Nation’s 1st Tax on Theoretical Money in VT Dems’ Bill; 3% Wealth ‘Surcharge’ in Another

Craig Bannister | January 25, 2024
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House Democrats in Vermont have introduced two new “wealth tax” bills – one of which would impose an unprecedented tax on income people don’t even have.

H. 828, would impose a marginal tax “surcharge” of three percent of annual federal adjusted gross income above $500,000. If passed, the tax would be retroactive, meaning that it would apply to income earned in the current year, 2024, as well as in all future years.

H. 827, on the other hand, would apply income tax to the “unrealized” gains of individuals with a net worth of $10,000,000 or greater.

It would make Vermont the first state in the nation to tax unrealized gains or net worth.

Unrealized gains are theoretical gains that would be achieved if a person sold a particular investment, like stock shares, at a particular point in time. In other words, an unrealized gain reflects the change in the value of an investment – before it is sold.

Thus, since the value of the investment may fluctuate in the future, a person could end up paying taxes on “income” from an investment that ends up losing money. If it becomes law, H. 827 would take effect on January 1, 2025 and apply to taxable years beginning on and after January 1, 2025.

Republican Governor Phil Scott could be powerless to stop either bill from becoming law, since Democrats hold veto-proof supermajorities in both Houses of the legislature. However, new taxes and fees are not a part of Gov. Scott’s proposed budget for fiscal year 2025 and some Democrats may be reluctant to impose unpopular new taxes of any kind.

Both bills are sponsored by Democrat Rep. Emilie Kornheiser, who says she wants to use her state as a “laboratory” to experiment with new ways of taxing people.

One way to increase taxes would be to create new definitions of income and wealth that push the envelope, Rep. Kornheiser told VT Digger:

“Rep. Emilie Kornheiser, D-Brattleboro, who chairs the House’s tax-writing Ways & Means Committee, told VTDigger that on her committee’s to-do list is to ‘get our heads fully around taxing wealth, and what that means, and what the definition of income is.’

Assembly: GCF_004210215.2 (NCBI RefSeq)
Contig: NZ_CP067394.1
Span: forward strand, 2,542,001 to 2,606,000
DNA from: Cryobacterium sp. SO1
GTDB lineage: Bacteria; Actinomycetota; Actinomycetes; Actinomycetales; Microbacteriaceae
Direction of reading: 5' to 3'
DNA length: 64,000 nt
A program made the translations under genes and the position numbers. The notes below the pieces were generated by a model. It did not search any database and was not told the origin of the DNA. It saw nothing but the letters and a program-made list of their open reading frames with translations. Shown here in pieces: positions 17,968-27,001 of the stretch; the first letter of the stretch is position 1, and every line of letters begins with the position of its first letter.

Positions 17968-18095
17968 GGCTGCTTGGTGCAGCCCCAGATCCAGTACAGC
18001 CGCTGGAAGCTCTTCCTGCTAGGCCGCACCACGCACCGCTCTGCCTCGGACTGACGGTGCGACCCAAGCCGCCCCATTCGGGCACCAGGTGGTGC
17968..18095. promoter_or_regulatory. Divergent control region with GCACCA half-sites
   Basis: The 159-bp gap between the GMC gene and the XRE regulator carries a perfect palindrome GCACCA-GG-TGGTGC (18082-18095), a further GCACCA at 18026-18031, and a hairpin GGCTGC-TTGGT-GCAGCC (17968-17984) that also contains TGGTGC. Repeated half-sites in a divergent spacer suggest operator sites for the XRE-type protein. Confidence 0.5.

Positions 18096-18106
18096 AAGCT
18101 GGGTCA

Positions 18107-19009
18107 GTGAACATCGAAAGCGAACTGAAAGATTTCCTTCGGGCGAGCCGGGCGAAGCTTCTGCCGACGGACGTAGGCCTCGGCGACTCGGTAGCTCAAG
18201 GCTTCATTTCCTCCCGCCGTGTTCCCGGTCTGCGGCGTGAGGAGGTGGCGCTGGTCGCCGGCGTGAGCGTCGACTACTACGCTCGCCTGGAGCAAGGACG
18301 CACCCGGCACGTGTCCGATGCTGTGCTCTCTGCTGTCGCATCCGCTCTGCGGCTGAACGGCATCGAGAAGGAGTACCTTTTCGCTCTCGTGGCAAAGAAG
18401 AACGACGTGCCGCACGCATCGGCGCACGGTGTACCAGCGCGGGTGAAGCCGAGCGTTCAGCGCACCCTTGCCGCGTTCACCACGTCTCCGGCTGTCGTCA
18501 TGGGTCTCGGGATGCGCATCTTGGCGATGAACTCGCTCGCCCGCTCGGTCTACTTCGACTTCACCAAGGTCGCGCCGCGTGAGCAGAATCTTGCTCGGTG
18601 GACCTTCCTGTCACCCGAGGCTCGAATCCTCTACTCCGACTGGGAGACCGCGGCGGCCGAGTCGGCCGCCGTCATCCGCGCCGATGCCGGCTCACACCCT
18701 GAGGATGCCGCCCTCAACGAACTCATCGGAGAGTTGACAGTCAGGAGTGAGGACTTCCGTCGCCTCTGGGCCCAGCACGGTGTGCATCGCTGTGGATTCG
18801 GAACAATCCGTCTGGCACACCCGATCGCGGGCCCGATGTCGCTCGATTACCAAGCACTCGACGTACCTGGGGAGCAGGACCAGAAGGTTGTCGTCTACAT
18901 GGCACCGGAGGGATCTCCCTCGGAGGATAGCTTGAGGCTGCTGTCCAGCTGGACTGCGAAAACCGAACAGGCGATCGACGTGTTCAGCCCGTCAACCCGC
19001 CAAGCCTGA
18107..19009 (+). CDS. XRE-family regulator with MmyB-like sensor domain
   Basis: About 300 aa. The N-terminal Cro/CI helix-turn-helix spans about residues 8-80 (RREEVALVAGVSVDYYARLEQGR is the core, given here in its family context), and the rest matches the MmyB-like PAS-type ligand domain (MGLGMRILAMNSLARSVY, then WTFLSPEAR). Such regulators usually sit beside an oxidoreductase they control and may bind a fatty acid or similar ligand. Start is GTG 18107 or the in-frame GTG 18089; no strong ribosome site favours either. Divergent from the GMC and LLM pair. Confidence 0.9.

“She harkened back to former-U.S. Supreme Court Justice Louis Brandeis’s sentiment that states are ‘laboratories of democracy’ and said it’s up to state governments to test new policy ideas when the federal government won’t act.”

It’s been up to the states to drive new policies on issues such as abortion, environmental law, family medical leave – and, now, taxes – Rep. Korheiser said.

Rep. Kornheiser may not get the chance to dictate what constitutes wealth or income, since the Supreme Court could end up doing that job for her, as The New York Times reports:

“The Supreme Court is now weighing a case that could redefine what constitutes income and potentially complicate efforts by lawmakers to impose levies on billionaires’ wealth.”

Wealth tax proposals have been proliferating in Democrat-run (“Blue”) states. Currently, lawmakers in ten states have either introduced, or are advocating, wealth tax bills.

Of those ten states, nine have Democrat governors and, while Vermont has a Republican governor, Democrats hold firm control of the state’s legislature:

  • California (D)
  • Connecticut (D)
  • Hawaii (D)
  • Maryland (D)
  • Minnesota (D)
  • Nevada (D)
  • New York (D)
  • Pennsylvania (D)
  • Vermont (Republican Gov. Phil Scott)
  • Washington (D)


Vermont Democrats aren’t just tax-targeting the wealthy, however.

State Senate Democrats’ deceptively-named “act relating to child care and early childhood education,” S. 56, would impose across-the-board tax increases, as Rob Roper, former president of Vermont free market think tank The Ethan Allen Institute, explained in a Vermont Daily commentary:

“Sections 24 -27 lay it out clear that should S.56 become law, income tax rates will increase by bracket from 3.65% to 3.8% (a 9 percent increase) on those earning $42,150 or less, from 6.6% to 7.3% (an 11 percent increase) on those earning between $42,151 and $102,200, from 7.6% to 8.3% (a nine percent increase) on those earning between $102,201 and $213,150, and from 8.75% to 9.6% (a 10 percent increase) on those earning more than that.

“According to the Joint Fiscal Office, this would mean an overall income tax increase on Vermonters of $125.4 million in 2025.”

Vermont already has the fourth-highest tax burden in the nation, according to “2023’s Tax Burden By State” a WalletHub analysis of Tax Foundation data.

Democrat-run states impose a greater tax burden on their taxpayers than do Republican-run (“Red”) states, the study finds. The 19.68 average tax burden ranking of Blue states is significantly higher than the 31.32 average tax burden ranking for Red states.

Source: WalletHub